It is no surprise that advocates of "optimality" that declare themselves committed to the usual libertarian conceptions of impoverished voluntarism and vacuous consent will nonetheless propose policies in which the individual choice to maintain or craft a "suboptimal" morphology or capacity (on competitive productivist and consumerist terms that are neither settled nor neutral) is to be treated as generating an externality imposing social costs that must be re-internalized: This amounts to the proposal of a punitive legal and incentivizing regulatory framework naturalizing a permanent arms race of force-amplification in the service of eternal accumulation as an unexamined end-in-itself.

The democratic value of equity-in-diversity (and the interminable democratic contestation over its terms and forms) is neither equality-as-homogeneity nor aspiration-toward-optimization. To be indifferent to issues of consent or, just as bad, to advocate vacuous forms of consent, while at once advocating strong norms pretending to the status of scientific objectivity concerning human capacities, morphologies, and lifeways that aspire toward an "optimality" that earns them the designation "enhancement" -- in the abstract and apart from actually expressed preferences and exhibited stakes of actual people incarnating or wanting these capacities, morphologies, and lifeways -- is indeed a eugenic outlook, dangerously vulnerable to authorizing institutional eugenic practices that diminish the human equity and diversity on which democratic freedom depend in fact. They should be understood and opposed by people of the democratic left on just those terms.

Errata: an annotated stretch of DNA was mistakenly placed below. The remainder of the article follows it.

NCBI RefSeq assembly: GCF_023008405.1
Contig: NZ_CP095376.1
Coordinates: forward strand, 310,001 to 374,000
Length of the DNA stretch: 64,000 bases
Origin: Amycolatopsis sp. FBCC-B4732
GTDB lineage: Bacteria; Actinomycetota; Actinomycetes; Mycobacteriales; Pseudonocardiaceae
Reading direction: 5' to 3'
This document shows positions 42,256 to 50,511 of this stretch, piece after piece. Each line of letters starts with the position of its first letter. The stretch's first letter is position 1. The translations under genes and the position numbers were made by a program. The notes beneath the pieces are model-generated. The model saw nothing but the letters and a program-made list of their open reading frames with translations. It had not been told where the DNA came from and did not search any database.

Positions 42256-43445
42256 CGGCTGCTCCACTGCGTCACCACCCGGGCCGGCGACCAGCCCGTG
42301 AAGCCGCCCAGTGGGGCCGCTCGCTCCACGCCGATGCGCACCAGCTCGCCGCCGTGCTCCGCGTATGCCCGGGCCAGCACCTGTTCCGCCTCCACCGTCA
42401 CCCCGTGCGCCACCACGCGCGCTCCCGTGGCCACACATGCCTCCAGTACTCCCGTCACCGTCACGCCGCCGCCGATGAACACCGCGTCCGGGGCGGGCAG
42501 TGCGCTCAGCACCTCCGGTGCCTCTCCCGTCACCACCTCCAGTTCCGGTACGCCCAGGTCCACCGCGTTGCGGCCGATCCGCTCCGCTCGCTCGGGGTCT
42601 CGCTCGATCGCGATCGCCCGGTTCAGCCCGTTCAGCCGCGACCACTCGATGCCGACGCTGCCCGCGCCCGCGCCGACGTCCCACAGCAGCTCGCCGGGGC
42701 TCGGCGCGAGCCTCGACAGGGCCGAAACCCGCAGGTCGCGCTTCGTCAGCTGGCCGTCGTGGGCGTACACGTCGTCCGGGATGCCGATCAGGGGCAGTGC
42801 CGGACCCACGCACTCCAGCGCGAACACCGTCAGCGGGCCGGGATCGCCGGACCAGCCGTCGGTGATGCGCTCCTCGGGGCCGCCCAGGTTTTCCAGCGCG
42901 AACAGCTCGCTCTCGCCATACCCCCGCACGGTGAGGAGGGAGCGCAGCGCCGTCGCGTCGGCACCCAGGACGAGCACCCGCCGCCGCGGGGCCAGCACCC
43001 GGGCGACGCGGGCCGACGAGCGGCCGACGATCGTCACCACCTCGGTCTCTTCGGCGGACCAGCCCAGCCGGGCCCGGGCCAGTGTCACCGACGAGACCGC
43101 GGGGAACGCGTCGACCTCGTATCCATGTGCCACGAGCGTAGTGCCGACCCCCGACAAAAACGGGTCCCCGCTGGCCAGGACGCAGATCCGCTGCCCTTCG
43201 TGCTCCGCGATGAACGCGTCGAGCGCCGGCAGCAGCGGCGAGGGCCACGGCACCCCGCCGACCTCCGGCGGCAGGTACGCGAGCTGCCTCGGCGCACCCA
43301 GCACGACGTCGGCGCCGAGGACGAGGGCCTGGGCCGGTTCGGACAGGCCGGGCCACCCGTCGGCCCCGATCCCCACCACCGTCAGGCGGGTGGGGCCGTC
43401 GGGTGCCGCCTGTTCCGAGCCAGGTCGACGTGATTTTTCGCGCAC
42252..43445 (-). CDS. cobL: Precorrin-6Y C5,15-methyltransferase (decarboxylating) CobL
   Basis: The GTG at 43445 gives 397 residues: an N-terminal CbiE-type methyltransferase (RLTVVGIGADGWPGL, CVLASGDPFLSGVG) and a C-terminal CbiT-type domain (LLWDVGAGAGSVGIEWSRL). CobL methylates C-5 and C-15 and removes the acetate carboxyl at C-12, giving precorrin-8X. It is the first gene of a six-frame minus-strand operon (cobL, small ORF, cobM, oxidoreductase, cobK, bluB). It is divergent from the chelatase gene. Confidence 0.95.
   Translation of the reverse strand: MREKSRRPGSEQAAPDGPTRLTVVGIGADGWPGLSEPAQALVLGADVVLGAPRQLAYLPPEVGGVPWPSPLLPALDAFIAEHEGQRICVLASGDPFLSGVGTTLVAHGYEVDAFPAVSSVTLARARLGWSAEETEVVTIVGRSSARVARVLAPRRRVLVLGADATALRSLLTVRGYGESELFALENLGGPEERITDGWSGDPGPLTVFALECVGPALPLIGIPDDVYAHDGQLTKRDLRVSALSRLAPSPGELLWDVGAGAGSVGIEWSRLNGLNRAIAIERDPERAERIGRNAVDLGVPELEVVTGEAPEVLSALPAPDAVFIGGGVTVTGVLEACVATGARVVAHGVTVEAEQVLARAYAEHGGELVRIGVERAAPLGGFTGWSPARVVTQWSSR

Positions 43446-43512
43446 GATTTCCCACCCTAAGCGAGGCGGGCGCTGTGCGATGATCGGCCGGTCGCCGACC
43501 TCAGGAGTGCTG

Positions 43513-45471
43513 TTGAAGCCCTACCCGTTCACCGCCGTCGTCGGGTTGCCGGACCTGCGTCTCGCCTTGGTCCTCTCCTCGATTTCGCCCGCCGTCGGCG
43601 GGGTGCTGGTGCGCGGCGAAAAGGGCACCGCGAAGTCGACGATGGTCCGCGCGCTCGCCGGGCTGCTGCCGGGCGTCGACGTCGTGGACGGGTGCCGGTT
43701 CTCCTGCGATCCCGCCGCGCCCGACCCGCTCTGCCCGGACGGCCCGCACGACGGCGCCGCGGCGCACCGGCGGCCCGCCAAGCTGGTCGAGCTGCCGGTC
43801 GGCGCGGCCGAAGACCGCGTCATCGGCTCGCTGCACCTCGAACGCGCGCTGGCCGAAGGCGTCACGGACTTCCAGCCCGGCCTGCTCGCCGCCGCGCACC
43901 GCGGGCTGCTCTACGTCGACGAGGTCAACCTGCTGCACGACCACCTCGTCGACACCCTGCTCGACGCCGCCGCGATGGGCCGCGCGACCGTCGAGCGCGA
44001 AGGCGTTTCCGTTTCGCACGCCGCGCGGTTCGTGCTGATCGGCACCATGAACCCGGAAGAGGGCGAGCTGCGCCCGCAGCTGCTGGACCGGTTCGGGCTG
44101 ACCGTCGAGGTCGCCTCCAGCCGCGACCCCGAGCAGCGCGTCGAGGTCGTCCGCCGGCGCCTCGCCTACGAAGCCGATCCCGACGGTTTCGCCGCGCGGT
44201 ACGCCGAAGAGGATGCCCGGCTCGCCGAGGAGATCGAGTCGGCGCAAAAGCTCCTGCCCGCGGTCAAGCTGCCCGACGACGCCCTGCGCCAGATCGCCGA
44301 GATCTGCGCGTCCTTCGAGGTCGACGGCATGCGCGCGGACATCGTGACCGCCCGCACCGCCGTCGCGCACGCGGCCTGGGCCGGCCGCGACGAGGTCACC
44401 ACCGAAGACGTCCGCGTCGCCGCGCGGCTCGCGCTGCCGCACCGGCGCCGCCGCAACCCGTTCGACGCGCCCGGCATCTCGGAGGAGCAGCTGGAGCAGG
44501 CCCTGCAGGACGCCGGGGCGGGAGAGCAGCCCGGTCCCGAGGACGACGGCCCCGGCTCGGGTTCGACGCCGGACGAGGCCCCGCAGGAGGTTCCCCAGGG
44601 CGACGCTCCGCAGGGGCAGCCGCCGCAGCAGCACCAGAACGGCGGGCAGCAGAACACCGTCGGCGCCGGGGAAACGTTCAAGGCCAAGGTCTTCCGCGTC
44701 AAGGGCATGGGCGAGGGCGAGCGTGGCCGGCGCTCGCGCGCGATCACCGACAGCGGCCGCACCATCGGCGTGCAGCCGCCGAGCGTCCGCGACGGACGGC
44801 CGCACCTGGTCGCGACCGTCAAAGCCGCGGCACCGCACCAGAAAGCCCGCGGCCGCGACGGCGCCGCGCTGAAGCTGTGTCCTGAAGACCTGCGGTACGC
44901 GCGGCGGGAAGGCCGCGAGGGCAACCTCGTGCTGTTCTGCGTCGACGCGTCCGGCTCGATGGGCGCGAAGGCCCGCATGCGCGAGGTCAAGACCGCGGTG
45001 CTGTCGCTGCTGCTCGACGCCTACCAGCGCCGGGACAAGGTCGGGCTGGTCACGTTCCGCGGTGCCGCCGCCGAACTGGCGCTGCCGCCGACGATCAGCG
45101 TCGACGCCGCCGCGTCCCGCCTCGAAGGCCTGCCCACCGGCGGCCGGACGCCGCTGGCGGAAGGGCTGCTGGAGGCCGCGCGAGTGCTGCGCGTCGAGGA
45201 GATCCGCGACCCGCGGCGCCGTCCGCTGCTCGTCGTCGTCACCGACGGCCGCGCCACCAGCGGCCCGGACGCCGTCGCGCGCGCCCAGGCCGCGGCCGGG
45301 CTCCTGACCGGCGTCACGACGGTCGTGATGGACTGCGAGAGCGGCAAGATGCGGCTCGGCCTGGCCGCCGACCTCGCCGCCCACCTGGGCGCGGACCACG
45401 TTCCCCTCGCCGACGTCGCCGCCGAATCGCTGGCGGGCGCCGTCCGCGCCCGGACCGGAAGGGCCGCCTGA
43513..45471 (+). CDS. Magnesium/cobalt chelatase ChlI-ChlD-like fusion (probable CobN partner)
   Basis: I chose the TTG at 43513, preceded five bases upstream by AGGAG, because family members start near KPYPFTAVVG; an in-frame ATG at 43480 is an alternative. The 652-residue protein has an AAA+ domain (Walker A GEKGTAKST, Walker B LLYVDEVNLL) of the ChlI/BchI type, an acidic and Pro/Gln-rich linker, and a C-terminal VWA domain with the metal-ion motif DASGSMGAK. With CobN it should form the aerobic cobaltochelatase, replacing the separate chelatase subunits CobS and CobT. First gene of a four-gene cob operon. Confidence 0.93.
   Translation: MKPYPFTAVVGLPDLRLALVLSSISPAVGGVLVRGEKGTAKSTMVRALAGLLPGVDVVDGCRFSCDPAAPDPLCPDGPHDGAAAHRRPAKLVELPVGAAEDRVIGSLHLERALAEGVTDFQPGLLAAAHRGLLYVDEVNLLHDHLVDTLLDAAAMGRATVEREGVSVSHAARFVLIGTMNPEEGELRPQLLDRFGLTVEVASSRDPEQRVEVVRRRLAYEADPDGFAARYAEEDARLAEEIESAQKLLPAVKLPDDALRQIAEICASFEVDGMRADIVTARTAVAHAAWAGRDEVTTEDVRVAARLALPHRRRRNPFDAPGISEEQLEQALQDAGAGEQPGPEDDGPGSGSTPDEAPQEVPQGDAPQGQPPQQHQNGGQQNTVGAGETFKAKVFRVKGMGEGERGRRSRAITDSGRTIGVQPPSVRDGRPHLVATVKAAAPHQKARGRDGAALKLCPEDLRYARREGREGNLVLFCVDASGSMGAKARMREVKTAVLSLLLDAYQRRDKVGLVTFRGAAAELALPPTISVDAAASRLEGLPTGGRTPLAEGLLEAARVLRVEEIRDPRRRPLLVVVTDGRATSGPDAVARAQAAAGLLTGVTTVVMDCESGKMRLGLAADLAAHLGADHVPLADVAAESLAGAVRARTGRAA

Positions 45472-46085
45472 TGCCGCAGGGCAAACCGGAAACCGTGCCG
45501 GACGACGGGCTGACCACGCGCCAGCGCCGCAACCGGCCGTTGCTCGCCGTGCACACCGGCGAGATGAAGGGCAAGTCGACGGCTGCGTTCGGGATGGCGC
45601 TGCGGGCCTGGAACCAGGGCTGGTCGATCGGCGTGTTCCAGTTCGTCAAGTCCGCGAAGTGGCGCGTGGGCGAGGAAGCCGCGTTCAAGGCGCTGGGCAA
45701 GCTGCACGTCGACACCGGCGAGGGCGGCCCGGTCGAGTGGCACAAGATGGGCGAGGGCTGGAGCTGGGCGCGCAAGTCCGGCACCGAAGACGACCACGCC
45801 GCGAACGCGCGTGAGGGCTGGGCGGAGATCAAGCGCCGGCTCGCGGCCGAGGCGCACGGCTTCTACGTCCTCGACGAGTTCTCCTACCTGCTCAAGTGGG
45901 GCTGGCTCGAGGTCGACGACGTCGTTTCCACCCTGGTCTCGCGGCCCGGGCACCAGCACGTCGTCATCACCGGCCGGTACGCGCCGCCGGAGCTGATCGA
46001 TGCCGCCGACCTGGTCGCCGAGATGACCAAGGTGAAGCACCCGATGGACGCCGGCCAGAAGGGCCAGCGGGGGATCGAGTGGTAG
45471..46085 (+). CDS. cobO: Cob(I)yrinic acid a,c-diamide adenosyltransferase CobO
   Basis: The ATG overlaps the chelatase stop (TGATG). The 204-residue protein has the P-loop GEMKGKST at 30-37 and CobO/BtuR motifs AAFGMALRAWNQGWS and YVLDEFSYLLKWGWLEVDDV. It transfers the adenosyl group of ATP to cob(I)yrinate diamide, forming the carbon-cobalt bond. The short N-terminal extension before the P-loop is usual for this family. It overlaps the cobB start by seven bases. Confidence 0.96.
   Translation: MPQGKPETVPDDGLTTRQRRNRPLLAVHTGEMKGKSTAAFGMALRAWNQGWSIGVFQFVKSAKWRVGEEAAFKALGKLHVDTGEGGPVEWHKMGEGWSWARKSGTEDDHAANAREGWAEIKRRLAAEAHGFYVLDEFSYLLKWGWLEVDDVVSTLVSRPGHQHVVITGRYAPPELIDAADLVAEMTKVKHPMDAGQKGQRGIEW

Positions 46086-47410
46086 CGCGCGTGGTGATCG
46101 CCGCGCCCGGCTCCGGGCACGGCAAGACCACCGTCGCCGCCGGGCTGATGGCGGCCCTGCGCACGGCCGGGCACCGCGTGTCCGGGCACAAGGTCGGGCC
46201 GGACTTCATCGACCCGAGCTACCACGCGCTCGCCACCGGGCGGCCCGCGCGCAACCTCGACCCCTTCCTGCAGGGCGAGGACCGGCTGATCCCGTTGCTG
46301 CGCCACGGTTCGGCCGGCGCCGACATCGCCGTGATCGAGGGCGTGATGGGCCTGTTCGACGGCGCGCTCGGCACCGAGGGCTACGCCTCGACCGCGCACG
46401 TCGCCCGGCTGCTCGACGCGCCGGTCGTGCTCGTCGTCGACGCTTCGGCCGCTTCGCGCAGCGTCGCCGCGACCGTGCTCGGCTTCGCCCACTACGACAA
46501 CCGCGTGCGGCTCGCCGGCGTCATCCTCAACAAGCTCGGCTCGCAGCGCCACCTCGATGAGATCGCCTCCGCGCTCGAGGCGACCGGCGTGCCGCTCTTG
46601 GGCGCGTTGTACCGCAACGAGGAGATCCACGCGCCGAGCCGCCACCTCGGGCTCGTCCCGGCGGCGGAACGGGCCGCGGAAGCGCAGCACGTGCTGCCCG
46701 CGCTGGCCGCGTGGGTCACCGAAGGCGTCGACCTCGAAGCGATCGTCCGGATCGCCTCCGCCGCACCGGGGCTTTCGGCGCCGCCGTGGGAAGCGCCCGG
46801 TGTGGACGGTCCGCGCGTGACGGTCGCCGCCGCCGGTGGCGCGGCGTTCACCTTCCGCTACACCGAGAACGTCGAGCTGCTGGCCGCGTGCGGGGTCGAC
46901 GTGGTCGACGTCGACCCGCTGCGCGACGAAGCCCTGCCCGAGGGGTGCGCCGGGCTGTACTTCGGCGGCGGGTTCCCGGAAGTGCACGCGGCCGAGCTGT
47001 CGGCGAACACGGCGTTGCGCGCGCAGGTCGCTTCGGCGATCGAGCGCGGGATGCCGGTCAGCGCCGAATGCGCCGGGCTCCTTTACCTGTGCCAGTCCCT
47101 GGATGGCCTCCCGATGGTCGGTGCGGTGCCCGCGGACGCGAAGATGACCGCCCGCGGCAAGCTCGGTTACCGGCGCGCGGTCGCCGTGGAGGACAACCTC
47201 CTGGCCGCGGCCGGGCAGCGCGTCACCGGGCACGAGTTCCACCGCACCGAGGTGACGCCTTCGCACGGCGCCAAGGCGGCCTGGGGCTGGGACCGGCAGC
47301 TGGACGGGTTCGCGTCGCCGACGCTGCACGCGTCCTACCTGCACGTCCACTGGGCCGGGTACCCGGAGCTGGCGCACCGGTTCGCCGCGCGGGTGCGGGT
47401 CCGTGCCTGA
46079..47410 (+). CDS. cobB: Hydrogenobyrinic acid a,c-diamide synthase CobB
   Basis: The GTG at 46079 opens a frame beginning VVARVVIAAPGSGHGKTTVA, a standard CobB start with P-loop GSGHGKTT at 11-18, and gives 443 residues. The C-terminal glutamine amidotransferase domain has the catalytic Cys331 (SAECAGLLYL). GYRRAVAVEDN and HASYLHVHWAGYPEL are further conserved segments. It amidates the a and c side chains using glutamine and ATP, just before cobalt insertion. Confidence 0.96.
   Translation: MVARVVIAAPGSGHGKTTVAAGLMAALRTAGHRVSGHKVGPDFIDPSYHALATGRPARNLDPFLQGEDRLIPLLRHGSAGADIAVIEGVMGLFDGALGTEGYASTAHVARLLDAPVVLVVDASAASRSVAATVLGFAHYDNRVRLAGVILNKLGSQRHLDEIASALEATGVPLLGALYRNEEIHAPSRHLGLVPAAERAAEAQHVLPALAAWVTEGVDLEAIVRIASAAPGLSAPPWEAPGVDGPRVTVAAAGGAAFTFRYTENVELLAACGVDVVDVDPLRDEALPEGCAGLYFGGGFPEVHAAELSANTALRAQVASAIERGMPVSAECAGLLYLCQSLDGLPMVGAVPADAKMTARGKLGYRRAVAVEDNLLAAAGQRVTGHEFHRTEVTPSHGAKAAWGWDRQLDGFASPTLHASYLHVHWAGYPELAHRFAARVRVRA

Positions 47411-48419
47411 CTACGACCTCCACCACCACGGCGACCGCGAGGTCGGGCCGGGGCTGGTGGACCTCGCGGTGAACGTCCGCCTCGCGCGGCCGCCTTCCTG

Anonymous said...

Why is "free market feudalism" incompatible with choice (about enhancement)?

consent might be institutionally facilitated

What do you mean? If institutions "manufacture consent," isn't that still consent?

they know what optimal human health, abilities, and ways of life will look like

I don't think they're saying that. They are saying that there are optimal humans (persons), but "optimal" could mean "what the person wants to be like."

Dale Carrico said...

peco wrote:

Why is "free market feudalism" incompatible with choice (about enhancement)?

Read my Trouble in Libertopia

If institutions "manufacture consent," isn't that still consent?

Read up on the Propaganda Model I am citing in the phrase, whether on wikipedia or from the authors themselves.

They are saying that there are optimal humans (persons), but "optimal" could mean "what the person wants to be like."

No, they're not. I mean that in the literal sense of those are not the words they are saying.

Pay more attention. And please don't treat my reading recommendations as invitations to endlessly answer questions.

If you want me to teach you you'll need to pay for the privilege like all my students do -- then I'll have all the patience in the world for you. If you want to learn through participation in the conversation of the community of the Moot, you need to be more patient yourself, listen more, learn more, read more, dwell in confusion for a while and then questions and make comments and see whether or not the community takes you up on them.

If they don't -- don't worry, it means you need to go back to more lovely learning and listening for a while -- and anyway, I tend to respond even when others in the Moot don't.

Do we understand one another on this, now, peco?

Nato Welch said...

I've always noticed your use of the term "non-duressed", and that struck me as a pretty plain way to include impersonal disciplinary forces (eg the market forces that market fundamentalists/feudalists accept) as unacceptable in addition to overt coercion.